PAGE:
Pension Committee Members with "Signature or Other Authority"

With respect to "signature or other authority" over foreign financial accounts, even though the final regulations provide an exemption for officers and employees of an entity with a class of equity securities listed on any U.S. national securities exchange from being subject to the signature authority reporting requirements with respect to a foreign financial account of such entity if such officer or employee has no financial interest in the account, such exemption does not extend to employee benefit trusts established by the entity listed on the U.S. national securities exchange. The final regulations revise the definition of "signature or other authority" to mean, with certain exceptions not applicable to pension plans, "the authority of an individual (alone or in conjunction with another) to control the disposition of money, funds or other assets held in a financial account by direct communication (whether in writing or otherwise) to the person with whom the financial account is maintained" (emphasis added). Thus, the final FBAR regulations provide that only individuals who communicate "directly" with the person with whom the foreign financial account is main¬tained regarding the disposition of money, funds or other assets held in the account, have the "signature or other authority" which requires filing FBAR reports. This new test of "direct communication" by the individual provides pension plan committee members relief from filing where the pension committee members only communicate with a U.S. trustee or with U.S. investment managers. Under these circumstances, the committee members would not be communicating "directly" with the foreign person maintaining the foreign account—even though the trustee or the investment manager invests pension assets in a foreign financial account. Presumably, the in-house staff assisting the committee would also not be communicating directly with the entity maintaining the foreign account. The above analysis is subject to any resolutions of the committee or company relating to signatory authority of specific individuals due to dollar investment thresholds who may actually communicate "directly" with the person maintaining the foreign account regarding disposition of assets in the foreign account.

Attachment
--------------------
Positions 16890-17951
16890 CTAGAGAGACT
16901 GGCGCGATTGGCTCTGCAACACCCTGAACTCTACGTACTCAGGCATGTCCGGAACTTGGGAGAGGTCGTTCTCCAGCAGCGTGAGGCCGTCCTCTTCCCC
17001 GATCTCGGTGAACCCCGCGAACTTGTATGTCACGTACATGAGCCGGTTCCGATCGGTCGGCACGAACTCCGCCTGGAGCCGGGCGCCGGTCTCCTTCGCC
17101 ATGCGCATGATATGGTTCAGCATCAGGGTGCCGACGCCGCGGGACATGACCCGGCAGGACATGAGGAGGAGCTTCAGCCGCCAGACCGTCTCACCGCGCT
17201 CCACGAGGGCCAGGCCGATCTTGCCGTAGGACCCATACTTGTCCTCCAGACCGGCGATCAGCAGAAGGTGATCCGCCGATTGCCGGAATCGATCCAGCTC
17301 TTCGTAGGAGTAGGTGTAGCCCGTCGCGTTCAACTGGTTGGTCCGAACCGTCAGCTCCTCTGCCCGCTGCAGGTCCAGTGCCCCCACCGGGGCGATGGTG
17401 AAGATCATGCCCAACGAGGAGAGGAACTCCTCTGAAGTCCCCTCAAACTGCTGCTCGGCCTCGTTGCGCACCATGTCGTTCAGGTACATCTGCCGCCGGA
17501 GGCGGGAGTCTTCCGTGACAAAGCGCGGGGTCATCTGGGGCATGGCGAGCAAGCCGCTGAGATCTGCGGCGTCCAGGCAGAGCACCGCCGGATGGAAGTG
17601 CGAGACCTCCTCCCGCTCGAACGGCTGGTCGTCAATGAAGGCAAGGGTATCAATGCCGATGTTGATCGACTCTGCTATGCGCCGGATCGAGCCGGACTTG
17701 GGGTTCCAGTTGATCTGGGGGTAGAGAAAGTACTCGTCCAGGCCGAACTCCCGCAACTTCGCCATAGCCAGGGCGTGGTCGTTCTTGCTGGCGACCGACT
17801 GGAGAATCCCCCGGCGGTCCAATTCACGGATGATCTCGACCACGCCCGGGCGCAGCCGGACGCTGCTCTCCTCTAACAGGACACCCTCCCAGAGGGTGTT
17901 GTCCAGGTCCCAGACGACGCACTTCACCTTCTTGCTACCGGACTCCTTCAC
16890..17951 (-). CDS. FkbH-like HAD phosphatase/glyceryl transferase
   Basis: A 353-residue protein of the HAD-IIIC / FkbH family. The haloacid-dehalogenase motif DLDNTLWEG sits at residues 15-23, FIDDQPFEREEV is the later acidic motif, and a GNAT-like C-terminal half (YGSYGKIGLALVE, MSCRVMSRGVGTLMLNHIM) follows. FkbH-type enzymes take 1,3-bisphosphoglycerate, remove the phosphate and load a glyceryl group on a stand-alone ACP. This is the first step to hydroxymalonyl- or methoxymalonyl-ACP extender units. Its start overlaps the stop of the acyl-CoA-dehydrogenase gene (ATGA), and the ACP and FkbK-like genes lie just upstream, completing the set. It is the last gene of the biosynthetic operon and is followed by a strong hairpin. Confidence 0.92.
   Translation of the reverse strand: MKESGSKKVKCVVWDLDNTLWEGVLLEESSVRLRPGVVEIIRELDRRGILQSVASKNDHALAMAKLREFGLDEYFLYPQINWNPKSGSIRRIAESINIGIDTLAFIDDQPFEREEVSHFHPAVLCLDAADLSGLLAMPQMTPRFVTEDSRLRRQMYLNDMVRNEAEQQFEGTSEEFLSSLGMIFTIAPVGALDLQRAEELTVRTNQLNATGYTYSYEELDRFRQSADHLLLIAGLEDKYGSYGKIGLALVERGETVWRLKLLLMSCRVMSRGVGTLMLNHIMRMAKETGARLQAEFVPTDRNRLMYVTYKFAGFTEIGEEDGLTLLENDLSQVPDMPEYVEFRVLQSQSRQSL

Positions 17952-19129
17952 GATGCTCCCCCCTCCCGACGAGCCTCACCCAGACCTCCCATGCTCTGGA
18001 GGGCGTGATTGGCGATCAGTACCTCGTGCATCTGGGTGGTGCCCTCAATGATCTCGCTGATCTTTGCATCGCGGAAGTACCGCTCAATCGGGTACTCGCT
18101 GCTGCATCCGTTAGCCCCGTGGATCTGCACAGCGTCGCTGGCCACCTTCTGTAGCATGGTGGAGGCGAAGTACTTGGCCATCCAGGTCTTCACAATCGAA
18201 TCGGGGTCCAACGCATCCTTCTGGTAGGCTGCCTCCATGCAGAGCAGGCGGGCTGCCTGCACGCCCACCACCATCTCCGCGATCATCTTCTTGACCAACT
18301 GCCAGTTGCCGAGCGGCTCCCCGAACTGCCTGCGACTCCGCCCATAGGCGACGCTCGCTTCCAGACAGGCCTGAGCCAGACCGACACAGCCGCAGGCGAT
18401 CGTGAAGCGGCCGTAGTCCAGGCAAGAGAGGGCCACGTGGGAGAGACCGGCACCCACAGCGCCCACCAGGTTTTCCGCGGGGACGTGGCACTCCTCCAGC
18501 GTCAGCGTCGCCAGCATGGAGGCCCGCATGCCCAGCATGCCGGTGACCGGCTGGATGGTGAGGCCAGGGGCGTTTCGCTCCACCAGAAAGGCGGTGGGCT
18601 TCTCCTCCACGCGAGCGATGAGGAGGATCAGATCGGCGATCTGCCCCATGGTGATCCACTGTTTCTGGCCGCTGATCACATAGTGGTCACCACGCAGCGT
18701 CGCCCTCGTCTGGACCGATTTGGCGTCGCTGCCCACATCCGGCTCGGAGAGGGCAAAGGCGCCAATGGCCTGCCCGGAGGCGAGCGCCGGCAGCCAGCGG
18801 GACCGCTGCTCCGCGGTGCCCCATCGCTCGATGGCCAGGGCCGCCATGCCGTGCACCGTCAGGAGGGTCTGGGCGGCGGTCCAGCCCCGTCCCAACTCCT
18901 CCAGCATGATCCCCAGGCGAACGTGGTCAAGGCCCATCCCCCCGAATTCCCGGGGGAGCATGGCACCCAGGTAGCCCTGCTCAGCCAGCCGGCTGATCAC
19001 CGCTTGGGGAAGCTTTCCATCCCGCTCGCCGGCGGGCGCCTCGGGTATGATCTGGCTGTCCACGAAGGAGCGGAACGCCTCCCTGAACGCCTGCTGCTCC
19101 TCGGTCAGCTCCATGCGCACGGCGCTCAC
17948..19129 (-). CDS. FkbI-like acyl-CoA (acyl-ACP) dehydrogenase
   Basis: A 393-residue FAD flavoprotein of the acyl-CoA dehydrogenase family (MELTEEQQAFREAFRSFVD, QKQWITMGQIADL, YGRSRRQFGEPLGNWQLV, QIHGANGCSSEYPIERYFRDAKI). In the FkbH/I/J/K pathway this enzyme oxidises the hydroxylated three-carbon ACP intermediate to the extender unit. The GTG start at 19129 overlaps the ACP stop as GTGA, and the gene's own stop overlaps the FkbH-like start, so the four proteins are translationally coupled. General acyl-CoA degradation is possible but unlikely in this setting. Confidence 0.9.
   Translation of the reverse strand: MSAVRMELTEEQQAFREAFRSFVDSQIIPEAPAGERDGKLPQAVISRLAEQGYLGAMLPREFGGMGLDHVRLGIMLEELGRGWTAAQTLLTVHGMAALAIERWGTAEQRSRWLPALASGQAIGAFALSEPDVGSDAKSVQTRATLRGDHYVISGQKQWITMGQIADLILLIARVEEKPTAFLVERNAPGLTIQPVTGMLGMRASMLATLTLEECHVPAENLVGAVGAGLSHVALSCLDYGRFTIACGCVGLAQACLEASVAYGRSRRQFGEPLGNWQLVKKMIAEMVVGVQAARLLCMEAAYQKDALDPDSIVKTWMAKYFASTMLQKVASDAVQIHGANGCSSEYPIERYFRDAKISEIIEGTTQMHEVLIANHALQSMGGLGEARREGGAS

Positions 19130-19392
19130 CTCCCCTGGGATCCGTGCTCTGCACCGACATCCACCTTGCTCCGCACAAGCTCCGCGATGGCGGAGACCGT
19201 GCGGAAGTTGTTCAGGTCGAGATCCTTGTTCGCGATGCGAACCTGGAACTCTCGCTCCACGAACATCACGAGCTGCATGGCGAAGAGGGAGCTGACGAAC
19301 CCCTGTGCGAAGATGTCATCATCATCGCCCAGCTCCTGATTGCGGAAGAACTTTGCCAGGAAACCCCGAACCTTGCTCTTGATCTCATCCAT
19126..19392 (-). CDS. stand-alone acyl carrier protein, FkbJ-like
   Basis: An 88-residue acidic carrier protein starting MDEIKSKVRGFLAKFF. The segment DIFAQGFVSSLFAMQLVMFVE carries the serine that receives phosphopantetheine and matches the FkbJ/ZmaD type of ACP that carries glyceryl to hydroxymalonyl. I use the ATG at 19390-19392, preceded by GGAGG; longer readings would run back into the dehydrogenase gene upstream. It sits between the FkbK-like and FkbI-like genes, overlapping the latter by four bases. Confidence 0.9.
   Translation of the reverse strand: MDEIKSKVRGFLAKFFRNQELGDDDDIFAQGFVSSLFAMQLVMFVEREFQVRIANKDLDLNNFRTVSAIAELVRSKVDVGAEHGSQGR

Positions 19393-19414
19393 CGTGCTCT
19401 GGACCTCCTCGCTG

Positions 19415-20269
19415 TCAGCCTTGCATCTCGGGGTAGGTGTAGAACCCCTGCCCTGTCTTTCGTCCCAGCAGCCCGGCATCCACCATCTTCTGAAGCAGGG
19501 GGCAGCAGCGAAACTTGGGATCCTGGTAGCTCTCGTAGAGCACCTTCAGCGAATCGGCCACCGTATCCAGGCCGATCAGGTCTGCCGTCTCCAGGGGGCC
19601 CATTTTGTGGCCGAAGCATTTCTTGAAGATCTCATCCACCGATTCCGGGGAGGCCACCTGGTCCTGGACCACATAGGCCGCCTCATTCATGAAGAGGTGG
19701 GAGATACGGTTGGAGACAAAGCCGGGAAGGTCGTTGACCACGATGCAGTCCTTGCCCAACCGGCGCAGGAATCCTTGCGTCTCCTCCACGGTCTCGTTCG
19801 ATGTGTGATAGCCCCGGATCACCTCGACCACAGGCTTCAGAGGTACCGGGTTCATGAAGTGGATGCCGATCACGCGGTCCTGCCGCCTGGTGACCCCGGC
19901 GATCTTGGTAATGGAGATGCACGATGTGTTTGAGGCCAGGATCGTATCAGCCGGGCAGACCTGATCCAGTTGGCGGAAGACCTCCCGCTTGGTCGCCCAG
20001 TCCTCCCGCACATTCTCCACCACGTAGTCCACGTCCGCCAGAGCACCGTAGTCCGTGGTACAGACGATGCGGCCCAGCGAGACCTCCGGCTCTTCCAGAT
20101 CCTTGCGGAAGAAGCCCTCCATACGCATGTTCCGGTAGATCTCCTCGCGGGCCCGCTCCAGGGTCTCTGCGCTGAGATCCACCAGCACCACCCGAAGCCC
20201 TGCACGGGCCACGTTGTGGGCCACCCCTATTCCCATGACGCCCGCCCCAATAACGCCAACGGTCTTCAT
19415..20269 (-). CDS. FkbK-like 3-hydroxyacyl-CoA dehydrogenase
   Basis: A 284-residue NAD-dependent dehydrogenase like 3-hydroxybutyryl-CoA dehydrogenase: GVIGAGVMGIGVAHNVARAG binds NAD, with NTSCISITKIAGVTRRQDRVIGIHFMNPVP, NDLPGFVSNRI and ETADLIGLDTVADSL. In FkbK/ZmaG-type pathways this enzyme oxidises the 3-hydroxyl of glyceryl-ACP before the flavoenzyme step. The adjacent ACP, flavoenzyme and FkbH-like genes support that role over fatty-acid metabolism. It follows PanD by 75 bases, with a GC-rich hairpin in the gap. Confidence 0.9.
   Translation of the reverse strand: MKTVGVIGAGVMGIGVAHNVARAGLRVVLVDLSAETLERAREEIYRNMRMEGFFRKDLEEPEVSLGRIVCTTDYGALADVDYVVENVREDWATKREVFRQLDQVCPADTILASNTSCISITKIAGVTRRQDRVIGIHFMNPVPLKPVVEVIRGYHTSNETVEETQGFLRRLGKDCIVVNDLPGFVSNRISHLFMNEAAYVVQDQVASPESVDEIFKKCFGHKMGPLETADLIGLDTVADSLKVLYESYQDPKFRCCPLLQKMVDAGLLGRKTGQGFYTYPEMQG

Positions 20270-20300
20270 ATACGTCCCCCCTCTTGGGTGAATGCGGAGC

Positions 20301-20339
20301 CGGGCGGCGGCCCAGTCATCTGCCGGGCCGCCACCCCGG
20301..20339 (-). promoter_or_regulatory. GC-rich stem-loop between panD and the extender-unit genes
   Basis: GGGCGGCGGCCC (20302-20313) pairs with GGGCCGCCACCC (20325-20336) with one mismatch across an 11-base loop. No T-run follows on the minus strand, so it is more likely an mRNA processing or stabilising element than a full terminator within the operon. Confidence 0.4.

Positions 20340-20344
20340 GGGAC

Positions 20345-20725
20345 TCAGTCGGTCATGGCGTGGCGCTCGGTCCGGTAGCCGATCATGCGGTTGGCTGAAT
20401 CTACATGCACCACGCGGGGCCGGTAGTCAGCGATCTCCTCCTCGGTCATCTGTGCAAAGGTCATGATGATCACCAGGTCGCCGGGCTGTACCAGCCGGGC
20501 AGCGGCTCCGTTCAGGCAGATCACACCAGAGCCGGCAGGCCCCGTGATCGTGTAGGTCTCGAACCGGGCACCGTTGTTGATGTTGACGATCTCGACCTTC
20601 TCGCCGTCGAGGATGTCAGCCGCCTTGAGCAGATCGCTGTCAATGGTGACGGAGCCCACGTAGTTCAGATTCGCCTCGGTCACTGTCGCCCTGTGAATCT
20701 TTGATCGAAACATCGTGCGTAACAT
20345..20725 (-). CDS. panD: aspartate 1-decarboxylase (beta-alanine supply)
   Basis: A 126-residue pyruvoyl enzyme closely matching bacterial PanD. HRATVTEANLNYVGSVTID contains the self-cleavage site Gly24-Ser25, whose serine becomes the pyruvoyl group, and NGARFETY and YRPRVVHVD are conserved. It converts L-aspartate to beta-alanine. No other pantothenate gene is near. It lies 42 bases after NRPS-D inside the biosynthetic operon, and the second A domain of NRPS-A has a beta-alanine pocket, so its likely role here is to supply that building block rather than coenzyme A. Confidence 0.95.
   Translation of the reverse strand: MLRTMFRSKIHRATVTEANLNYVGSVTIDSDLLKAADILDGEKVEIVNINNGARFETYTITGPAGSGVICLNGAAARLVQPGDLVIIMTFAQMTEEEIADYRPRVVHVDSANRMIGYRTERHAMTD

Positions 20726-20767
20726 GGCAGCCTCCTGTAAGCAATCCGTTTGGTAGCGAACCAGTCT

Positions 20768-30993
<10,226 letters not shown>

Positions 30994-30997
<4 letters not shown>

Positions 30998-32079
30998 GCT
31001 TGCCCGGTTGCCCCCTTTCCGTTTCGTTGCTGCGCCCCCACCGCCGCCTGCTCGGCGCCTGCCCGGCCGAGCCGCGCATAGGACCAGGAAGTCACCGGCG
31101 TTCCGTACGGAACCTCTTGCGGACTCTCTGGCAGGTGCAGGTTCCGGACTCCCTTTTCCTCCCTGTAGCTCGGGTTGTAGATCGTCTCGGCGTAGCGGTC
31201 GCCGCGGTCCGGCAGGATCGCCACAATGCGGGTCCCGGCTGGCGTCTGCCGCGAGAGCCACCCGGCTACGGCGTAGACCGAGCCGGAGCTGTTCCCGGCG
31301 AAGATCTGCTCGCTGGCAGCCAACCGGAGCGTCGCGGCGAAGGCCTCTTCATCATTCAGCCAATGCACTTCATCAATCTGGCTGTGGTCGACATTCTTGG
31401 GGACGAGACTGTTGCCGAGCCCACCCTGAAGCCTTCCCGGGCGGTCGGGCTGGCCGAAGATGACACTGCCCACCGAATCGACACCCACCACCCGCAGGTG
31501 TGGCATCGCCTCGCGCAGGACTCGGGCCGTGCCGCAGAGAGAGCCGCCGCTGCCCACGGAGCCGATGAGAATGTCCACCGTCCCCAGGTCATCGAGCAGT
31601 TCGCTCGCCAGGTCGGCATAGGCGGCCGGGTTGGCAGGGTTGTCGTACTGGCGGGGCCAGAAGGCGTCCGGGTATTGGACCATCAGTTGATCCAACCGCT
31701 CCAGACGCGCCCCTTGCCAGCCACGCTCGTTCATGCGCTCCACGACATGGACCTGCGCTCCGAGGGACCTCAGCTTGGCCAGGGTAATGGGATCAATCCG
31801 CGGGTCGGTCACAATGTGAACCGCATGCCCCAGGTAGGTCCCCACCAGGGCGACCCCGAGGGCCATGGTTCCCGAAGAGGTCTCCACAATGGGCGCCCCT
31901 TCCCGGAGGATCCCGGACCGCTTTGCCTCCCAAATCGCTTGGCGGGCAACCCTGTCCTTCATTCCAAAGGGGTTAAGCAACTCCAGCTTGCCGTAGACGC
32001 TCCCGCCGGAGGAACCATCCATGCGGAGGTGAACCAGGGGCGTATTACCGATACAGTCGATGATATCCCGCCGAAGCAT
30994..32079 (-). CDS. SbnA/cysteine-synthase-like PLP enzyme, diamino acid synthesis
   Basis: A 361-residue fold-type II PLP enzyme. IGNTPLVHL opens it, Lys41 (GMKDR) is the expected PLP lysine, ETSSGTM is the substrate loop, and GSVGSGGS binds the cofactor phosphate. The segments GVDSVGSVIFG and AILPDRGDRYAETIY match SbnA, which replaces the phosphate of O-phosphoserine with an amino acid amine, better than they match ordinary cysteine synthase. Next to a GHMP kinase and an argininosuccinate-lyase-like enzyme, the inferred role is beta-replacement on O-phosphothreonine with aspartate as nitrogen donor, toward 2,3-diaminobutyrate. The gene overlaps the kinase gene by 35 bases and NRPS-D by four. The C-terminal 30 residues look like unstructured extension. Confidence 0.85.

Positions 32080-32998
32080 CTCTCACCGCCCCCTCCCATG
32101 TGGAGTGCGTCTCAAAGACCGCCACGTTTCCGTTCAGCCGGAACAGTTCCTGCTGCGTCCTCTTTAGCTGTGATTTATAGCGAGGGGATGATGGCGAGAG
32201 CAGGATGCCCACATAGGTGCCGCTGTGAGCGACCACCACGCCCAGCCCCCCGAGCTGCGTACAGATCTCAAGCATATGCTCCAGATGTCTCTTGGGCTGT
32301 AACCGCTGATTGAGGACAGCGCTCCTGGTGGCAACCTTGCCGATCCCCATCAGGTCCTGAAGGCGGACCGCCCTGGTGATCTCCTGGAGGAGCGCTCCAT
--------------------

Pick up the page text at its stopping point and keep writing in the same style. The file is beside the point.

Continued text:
Further, if any member of the company's or a foreign subsidiary's investment committee has "signature or other authority" over the accounts held in the foreign trusts and is a U.S. person, such individual would have to file FBARs relating to such foreign trust and accounts.

FBAR Analysis Should Be Implemented Immediately

In light of the April 16, 2011 due date for filing federal income tax returns which must disclose whether the individual taxpayer has any financial interest in or signature or other authority over a foreign financial account, U.S. pension plan committees, trustees and investment managers should implement a process to review the investment of plan assets in foreign financial accounts and determine which U.S. persons, if any, need to file an FBAR report. This process should be updated during the first quarter of each year.